Cusoy: A Postmortem

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It’s hard to believe that it’s been exactly six months since I first penned my post What can you do in six months? that began this startup journey in the first place (see Six Month Challenge for a table of contents of my past weekly updates).

This is the conclusion of the hardest yet most fulfilling six months of my life, so far.

Today I’m going to write a post-mortem about my startup called Cusoy, a curated restaurant finder for people who are gluten-free (from gluten intolerance, celiac disease or as a healthy lifestyle choice) and/or have food allergies.

I. Why I started Cusoy
II. What I accomplished
III. Why I shut it down (alternatively, what I would’ve needed to continue)

I. WHY I STARTED CUSOY

I’ve always wanted to start my own company and saw everything up until this point as preparation for this dream.

Five key reasons why I started Cusoy:

  1. It solved a personal pain point.
  2. It came at a time of excellent market timing and opportunity.
  3. It resonated with its intended demographic of users.
  4. It came during a time when I had the financial and life means to pursue it.
  5. It originated from a cause I deeply believe in: health and wellness.

1. It solved a personal pain point.

I am gluten intolerant and this was a big pain point for me of finding “safe” restaurants when I went out to eat with family and friends, and more importantly, beyond “safe” restaurants, “safe” menu items I could actually eat without getting sick afterwards.

I didn’t find a good solution out there outside of a variety of solutions: calling the restaurant, asking the waiter/kitchen manager, scrolling Yelp to find one or two comments (if any) mentioning gluten free or Googling. I thought, there must be a better way.

Yes, Yelp has a tag for “gluten free” but it only has 44 restaurants in San Francisco with that tag (do it yourself if you don’t believe me and NYC actually has double the number of restaurants tagged gluten-free), which is a very low and deceiving number.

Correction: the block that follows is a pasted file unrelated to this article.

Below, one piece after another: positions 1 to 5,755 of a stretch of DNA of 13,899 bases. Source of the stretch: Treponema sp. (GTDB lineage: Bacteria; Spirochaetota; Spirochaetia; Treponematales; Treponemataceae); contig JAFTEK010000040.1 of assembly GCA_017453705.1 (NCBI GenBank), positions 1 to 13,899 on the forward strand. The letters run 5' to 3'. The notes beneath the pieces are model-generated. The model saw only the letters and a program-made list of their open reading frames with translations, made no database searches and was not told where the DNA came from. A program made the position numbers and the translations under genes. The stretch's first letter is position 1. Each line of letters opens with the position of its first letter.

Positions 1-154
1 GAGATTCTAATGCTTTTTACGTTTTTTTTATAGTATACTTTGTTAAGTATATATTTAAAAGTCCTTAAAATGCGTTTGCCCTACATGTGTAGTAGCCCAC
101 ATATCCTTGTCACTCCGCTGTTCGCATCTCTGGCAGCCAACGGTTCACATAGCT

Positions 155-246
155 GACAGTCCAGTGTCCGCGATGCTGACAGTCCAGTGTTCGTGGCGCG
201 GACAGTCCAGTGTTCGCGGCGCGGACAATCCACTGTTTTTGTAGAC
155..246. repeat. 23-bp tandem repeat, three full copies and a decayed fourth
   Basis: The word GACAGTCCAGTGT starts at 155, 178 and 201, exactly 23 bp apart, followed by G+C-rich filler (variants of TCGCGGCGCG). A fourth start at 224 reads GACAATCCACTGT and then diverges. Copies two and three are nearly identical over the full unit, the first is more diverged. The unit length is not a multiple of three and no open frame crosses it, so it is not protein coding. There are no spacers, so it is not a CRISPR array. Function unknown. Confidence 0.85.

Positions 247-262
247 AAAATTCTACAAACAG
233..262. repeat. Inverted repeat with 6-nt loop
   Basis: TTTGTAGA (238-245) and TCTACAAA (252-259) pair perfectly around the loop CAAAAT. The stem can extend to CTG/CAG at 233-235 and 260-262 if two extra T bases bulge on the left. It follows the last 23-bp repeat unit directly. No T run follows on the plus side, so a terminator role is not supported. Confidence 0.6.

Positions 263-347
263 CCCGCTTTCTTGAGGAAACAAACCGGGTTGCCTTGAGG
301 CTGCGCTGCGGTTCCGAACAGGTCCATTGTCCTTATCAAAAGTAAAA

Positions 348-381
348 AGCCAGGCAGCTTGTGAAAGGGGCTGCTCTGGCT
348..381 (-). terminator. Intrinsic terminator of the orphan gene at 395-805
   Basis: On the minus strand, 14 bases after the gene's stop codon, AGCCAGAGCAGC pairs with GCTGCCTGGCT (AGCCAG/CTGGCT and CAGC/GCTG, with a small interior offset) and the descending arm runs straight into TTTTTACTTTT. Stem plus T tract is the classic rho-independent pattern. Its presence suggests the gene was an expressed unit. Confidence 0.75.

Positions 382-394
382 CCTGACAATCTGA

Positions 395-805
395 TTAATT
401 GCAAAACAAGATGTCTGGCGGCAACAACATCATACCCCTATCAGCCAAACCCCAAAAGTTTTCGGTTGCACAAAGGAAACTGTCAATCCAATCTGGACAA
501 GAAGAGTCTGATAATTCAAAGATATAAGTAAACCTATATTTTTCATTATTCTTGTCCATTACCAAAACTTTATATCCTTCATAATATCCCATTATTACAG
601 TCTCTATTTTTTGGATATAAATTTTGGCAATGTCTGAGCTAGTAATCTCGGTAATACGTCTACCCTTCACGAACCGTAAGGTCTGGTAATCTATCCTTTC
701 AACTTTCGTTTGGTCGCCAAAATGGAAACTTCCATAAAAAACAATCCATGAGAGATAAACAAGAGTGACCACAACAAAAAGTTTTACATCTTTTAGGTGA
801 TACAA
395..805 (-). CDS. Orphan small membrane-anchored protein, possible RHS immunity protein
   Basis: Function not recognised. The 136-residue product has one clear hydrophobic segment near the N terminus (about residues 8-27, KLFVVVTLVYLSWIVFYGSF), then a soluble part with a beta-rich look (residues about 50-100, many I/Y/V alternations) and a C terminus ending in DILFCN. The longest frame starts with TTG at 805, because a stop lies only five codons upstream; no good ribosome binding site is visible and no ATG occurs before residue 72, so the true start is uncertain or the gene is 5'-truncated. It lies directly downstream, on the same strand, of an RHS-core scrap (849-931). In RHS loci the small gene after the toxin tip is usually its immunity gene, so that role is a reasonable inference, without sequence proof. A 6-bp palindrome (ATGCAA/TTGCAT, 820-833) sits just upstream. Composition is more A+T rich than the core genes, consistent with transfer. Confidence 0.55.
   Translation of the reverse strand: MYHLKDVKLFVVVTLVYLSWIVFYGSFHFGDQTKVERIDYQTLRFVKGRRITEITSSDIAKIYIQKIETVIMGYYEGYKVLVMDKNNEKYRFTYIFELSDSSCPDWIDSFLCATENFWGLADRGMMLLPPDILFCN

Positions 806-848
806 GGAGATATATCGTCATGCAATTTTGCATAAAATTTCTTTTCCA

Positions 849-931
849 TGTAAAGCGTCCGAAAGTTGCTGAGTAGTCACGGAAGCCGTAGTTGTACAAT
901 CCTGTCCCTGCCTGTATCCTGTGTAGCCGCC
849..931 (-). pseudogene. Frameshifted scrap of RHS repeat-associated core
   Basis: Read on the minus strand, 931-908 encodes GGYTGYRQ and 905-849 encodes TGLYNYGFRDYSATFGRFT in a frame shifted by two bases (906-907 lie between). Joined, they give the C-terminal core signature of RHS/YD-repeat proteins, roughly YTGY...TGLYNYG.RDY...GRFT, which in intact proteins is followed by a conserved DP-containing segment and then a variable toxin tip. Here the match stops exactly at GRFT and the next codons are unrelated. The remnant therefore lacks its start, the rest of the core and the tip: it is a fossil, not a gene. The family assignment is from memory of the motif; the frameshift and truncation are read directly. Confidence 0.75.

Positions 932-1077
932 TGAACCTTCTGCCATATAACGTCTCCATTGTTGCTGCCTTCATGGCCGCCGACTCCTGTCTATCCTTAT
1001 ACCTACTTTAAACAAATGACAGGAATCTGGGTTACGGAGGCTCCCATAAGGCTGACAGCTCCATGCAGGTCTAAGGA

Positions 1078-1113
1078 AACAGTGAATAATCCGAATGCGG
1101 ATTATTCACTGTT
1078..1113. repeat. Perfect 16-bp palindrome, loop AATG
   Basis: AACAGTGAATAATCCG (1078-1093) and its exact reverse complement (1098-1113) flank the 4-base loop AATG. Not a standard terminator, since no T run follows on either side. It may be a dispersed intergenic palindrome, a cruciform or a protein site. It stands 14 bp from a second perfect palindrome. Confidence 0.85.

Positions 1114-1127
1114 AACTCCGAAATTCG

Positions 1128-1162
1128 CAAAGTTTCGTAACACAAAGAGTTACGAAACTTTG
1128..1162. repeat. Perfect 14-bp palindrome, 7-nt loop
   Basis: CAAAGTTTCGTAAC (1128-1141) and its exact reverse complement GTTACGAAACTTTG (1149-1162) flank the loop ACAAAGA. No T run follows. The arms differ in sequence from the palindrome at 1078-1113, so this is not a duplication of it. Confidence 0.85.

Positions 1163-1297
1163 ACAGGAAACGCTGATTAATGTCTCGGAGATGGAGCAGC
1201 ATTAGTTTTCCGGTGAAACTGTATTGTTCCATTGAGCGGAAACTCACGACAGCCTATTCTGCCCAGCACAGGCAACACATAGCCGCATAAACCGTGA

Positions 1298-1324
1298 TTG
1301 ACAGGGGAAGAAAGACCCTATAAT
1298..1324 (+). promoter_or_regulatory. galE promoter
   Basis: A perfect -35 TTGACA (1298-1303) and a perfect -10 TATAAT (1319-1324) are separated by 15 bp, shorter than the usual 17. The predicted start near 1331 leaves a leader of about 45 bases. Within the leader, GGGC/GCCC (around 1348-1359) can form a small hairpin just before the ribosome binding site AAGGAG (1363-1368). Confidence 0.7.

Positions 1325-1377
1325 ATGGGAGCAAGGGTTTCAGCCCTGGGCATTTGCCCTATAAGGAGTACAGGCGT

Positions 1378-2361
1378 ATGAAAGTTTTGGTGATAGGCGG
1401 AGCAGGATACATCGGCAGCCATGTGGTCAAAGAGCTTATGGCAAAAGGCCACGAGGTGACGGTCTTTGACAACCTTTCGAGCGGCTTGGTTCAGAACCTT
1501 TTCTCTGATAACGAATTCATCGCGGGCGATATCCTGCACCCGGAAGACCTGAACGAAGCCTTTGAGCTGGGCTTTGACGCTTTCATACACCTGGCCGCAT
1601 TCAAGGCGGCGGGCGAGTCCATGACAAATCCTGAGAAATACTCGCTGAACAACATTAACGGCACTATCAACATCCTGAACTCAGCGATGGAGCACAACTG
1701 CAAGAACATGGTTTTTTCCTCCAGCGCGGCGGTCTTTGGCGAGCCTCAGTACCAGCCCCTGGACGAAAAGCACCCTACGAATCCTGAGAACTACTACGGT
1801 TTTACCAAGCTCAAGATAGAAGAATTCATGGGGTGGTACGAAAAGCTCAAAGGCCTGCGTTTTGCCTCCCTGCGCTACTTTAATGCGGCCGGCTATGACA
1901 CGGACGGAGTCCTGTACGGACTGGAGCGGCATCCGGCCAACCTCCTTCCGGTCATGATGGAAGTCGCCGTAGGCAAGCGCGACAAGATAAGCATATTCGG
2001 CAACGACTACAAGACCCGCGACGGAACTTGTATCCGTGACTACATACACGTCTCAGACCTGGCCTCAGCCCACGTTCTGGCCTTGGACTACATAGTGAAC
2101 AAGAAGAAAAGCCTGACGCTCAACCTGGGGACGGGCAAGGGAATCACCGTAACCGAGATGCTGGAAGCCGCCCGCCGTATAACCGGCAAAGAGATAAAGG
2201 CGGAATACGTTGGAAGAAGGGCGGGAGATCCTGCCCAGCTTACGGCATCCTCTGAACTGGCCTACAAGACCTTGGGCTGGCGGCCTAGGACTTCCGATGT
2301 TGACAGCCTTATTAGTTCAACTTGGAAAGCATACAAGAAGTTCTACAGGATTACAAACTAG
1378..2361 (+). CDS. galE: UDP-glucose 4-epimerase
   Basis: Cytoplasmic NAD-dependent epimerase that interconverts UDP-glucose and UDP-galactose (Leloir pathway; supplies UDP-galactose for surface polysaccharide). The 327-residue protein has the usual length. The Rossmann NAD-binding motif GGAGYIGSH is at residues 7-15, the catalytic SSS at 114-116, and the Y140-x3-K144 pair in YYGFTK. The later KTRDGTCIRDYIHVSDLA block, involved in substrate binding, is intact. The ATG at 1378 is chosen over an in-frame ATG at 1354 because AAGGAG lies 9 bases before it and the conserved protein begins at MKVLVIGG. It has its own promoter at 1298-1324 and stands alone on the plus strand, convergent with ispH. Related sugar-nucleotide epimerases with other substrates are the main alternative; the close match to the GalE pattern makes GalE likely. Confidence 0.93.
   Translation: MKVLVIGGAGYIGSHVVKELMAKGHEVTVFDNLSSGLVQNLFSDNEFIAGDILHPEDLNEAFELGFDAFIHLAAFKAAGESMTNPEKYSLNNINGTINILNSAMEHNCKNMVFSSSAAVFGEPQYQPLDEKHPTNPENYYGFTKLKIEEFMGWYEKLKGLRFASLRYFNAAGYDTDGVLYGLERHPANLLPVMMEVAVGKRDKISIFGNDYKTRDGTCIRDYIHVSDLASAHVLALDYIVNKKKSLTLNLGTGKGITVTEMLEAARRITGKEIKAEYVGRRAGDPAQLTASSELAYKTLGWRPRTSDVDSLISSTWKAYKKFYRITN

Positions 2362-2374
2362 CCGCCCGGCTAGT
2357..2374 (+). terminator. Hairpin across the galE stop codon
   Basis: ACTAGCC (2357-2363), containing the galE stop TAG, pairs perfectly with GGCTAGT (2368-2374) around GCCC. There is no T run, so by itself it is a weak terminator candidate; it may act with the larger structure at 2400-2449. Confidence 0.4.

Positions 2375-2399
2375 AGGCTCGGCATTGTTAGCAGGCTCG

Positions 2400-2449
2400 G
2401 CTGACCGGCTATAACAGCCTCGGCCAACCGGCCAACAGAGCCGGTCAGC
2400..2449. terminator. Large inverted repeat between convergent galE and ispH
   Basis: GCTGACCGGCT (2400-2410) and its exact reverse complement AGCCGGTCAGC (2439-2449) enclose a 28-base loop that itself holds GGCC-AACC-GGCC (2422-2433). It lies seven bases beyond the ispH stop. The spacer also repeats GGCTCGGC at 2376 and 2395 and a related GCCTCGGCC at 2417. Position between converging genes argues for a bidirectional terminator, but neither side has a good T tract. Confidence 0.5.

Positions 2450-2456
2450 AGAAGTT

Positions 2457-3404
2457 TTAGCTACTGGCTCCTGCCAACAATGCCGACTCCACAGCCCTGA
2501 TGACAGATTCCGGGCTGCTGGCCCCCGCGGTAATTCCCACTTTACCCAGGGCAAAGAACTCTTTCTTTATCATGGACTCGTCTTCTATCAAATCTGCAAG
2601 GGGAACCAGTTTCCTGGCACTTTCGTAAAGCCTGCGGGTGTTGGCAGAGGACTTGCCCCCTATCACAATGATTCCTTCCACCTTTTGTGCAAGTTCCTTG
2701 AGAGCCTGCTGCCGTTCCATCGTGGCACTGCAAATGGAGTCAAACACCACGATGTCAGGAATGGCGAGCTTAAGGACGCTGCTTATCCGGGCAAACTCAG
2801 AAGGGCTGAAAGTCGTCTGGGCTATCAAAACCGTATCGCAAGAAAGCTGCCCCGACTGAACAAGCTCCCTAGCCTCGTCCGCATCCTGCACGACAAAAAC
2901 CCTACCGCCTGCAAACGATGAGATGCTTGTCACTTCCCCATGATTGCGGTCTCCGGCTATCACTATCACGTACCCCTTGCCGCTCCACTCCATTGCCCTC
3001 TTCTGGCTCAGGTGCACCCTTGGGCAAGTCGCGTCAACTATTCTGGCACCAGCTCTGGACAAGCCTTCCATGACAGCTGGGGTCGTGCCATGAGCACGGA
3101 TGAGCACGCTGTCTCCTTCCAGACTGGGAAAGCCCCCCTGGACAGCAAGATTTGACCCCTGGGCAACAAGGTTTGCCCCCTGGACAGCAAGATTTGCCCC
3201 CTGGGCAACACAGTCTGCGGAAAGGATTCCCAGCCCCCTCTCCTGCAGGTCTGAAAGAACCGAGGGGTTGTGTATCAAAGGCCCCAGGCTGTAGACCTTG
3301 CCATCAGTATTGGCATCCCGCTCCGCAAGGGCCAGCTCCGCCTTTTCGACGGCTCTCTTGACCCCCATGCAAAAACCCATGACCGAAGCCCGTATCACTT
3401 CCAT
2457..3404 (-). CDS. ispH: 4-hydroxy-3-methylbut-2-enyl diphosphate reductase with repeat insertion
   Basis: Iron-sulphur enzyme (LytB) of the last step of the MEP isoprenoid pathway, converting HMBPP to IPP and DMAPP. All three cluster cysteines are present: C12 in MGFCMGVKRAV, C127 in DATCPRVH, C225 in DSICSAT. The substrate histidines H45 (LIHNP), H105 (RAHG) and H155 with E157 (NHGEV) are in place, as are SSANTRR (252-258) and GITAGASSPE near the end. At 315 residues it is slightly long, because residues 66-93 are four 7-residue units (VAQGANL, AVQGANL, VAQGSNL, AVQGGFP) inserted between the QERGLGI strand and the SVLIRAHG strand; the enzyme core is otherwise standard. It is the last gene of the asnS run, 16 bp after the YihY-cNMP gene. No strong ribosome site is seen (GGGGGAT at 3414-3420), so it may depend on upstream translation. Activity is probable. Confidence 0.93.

More importantly, it does a terrible job of giving people like me actual relevant information for gluten free: Does the restaurant train its staff? Do they have separate cutters for their gluten free pizza? Are they flexible and accommodating? Do they have a separate gluten free menu? What ingredients do they use? etc.

Moreover, if a restaurant is gluten free and if I am gluten free, dairy free and soy free, what exactly can I eat? What do other people with dietary restrictions like me recommend? I wanted to collect all of that information.

Gluten-free apps out there now like Find Me Gluten Free are just okay and barely adequate, but still don’t give me relevant detailed information like I mentioned above. It’s almost completely useless to me — my own research is much more valuable.

At the same time, the difficulty lies in having accurate menu information and getting information (that I mentioned above) in a way that, while it doesn’t scale, is extremely valuable to the user.

2. It came at a time of excellent market timing and opportunity.

There are two groups of users: those who have to eat gluten free because of gluten intolerance or celiac disease, and those who choose to do so as a healthy lifestyle choice — with both groups high in number and growing.

  • In January 2013, the NPD Group released findings that 1 in 3 Americans are trying to cut down or avoid gluten (over 100+ million Americans).
  • In 2012 alone, over 200 million restaurant visits occurred with consumers ordering food described on the menu as gluten-free.
  • Moreover, there are 3 million people in the U.S. who have celiac disease, 18 million estimated to have gluten intolerance (though many do not know it) and 15 million with other related food allergies (dairy, soy, wheat, nuts, etc).

That’s a quick snapshot for those who are not familiar with gluten free and may think it’s some “small niche” with no opportunity at all. Not to mention that San Francisco and the Bay Area is the perfect starting point — SF is the foodiest city in the country and the Bay Area demographic is extremely health-conscious.

3. It resonated with its intended demographic of users.

I took a week to validate this idea with my users and consistently reached out to potential users for additional feedback, resulting in over 100+ quality customer research surveys. Many complained about this problem and were happy to hear I was working on a solution to help them.

4. It came during a time when I had the financial and life means to pursue it.

I am 23, single, no debt or student loans with 6+ months of financial runway. I completely bootstrapped Cusoy from my savings and did not have any other distractions or obligations.

5. It originated from a cause I deeply believe in: health and wellness.